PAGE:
Singapore, the wealthy Southeast Asia city-state, whose government has faced growing resentment over a widening wealth gap and rising cost of living, announced a slew of measures in its latest budget to appease its disgruntled citizens.
The government's 2013 budget, which placed greater emphasis on wealth redistribution than in previous years, included measures such as cash transfers for lower income citizens and raising taxes for owners of high-end residential properties and luxury cars, together with making it more difficult to hire foreign workers.
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These latest measures seem to have gone down well with citizens, who just 10 days ago gathered in a rare protest against swelling costs driven by an influx of foreigners.
"The measures may seem small but they're signaling that they're going to start taking from the rich to give to the poor, the progressive property taxes and car registration fees for example…I am satisfied with it (budget)," Jean Chua, a 36-year-old Singaporean national, told CNBC on Tuesday.
Income disparity in Singapore, as measured by the Gini coefficient, has been on the rise, increasing to 0.487 in 2012 from 0.473 in 2011. The index ranges from 0 to 1, where 0 represents perfect equality and 1 indicates perfect inequality.
Twenty-nine-year-old Singaporean, Teo Thomas, who works at an international consulting firm, is also pleased with the government's steps to support lower income citizens, saying that policymakers are finally "listening to the public."
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"They are listening due to the recent by-election in which the [opposition] Workers' Party won, and the general negative public sentiment. Unfortunately, that is how politics works," Teo told CNBC.
The budget also outlined fresh measures to raise domestic productivity through enhancing the country's Workfare Training Support scheme - which encourages low wage workers to upgrade their skills through training - while curbing the influx of foreign workers, who have been seen as putting a strain on infrastructure, while raising costs.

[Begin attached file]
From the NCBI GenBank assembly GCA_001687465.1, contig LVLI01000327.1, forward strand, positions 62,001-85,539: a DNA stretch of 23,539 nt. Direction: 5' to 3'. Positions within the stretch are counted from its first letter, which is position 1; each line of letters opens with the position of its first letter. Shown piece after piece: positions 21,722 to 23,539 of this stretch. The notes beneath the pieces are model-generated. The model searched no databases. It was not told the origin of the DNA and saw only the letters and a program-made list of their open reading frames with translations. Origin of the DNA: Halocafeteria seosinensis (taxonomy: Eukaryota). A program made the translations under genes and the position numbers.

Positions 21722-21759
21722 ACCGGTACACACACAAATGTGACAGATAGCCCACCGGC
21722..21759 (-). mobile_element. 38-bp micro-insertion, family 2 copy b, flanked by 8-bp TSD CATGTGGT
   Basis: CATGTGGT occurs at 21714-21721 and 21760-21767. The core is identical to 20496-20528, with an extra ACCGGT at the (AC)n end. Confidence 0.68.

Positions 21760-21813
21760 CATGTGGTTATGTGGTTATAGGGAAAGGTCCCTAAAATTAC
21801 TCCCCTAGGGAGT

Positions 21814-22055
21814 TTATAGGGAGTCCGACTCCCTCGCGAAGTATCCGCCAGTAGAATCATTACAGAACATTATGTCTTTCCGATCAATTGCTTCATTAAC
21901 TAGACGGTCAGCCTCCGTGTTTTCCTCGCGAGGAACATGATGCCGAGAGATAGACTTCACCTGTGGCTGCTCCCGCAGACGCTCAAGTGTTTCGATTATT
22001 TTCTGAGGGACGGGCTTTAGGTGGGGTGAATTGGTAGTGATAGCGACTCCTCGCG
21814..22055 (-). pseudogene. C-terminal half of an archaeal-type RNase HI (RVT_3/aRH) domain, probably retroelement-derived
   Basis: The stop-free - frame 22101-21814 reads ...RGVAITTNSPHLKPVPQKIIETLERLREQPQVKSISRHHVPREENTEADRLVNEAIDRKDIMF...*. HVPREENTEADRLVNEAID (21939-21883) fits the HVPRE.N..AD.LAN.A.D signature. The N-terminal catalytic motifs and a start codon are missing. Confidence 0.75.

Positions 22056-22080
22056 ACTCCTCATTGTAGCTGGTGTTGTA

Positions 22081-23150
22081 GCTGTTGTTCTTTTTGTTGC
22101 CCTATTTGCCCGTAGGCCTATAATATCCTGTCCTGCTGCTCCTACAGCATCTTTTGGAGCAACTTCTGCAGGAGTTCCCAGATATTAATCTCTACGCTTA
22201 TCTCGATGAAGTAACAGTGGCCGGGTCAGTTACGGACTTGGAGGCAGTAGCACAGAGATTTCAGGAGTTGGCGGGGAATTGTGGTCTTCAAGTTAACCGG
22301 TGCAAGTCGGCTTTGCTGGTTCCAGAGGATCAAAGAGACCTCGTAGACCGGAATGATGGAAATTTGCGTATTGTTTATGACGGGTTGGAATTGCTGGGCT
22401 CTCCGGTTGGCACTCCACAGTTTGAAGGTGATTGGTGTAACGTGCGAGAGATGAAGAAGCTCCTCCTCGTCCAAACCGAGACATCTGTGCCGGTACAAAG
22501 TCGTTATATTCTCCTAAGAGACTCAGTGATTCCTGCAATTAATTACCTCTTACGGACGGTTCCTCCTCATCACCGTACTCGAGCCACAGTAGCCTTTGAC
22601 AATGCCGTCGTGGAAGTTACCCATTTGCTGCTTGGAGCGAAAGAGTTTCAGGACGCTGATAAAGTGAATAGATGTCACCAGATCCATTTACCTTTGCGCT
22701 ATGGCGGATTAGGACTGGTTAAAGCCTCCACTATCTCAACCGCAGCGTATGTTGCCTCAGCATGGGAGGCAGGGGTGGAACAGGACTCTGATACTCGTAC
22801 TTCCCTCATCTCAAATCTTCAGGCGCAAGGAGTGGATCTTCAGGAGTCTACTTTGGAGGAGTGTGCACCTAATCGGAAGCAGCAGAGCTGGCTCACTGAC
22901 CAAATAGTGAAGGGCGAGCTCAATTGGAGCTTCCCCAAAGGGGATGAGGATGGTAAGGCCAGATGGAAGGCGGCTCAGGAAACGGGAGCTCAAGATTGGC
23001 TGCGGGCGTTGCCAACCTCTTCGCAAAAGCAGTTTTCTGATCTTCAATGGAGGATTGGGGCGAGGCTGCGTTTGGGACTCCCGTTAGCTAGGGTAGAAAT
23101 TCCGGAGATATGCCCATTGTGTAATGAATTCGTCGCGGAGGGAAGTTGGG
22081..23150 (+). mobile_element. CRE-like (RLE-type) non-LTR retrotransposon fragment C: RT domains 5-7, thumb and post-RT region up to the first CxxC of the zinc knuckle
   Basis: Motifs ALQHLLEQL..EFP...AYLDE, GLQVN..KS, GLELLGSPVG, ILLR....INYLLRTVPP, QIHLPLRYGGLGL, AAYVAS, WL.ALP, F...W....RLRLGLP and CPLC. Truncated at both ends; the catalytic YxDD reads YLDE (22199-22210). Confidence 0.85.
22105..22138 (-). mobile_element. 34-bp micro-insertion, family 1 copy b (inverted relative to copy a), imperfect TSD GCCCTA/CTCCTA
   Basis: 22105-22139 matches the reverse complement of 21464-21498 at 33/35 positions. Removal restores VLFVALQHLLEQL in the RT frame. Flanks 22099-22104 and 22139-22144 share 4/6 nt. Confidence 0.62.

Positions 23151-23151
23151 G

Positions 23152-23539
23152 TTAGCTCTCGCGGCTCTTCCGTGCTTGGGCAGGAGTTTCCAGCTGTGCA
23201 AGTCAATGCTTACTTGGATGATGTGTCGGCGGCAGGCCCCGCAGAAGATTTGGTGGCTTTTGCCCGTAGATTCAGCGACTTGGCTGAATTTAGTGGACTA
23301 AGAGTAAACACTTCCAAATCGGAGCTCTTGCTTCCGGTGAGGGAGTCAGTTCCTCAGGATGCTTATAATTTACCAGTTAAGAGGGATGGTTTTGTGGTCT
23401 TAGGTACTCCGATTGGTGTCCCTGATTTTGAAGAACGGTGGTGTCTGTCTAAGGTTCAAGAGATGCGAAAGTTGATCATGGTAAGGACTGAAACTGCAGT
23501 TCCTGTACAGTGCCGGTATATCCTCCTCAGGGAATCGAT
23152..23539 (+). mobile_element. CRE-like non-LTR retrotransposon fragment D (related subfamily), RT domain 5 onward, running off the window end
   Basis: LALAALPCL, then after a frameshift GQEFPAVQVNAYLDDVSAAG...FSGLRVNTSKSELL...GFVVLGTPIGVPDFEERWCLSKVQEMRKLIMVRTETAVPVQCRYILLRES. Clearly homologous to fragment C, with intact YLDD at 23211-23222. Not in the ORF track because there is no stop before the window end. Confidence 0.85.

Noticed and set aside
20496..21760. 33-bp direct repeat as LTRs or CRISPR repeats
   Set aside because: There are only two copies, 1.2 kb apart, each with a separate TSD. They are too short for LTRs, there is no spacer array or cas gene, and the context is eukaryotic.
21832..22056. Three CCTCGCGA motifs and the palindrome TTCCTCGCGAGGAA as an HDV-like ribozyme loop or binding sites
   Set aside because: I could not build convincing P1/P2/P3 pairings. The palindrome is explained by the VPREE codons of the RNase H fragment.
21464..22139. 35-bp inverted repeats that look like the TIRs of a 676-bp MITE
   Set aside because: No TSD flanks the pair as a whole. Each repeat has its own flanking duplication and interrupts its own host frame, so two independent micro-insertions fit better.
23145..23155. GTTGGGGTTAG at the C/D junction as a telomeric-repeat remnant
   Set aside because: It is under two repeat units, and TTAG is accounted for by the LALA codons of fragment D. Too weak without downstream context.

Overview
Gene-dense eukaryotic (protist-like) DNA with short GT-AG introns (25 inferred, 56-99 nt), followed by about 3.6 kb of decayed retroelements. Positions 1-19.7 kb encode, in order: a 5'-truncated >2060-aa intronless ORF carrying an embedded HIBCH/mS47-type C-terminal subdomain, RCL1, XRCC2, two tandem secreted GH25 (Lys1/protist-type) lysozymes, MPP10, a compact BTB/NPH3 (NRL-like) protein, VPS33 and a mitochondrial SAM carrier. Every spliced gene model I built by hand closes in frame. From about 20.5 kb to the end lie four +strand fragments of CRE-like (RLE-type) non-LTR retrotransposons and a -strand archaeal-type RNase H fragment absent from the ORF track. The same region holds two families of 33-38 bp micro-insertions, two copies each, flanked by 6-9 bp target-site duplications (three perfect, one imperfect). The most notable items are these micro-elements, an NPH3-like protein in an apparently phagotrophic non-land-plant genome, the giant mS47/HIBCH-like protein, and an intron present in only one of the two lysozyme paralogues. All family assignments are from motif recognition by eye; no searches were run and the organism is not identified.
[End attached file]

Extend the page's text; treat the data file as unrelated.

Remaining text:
Foreigners currently make up around 40 percent of the island's 5.3 million population and according to a recent government forecast this share could go up to 50 percent by 2030, which led to an outcry.
An increasingly vocal population, said country watchers, could have led the government to announce populist measures such as allotting S$3 billion ($2.4 billion) to improving the quality of the country's pre-school education system over five years.
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"The budget does introduce populist measures in terms of the (tax) rebate, generally it looks like quite a favorable budget for local consumers," said Rob Aspin, head of equity investment strategy, Standard Chartered.
However, some experts noted while the budget does look more pro-citizen on the surface the government has not dramatically shifted its stance, which is being traditionally pro-business.
"It's a more distributive budget – it was balanced between corporate and individual stakeholders, they had quite a bit for both sides. The ones asking for help such as the lower income groups and SMEs got most of their wish list," said Selena Ling, head of treasury research and strategy at OCBC Bank, referring to the 3-year transitional support scheme to help corporates cope with the labor market restructuring.
"The fiscal surplus situation last year was better than what was projected so they had room to do more," she added. For fiscal 2012/13, the overall budget surplus is expected to come in at S$3.9 billion - higher than initial estimates - providing scope for the government to step up spending.
"Whether it's pro citizen or pro-business – ultimately it's still very much focused on restructuring the economy to increase productivity," said Michael Wan, economist at Credit Suisse.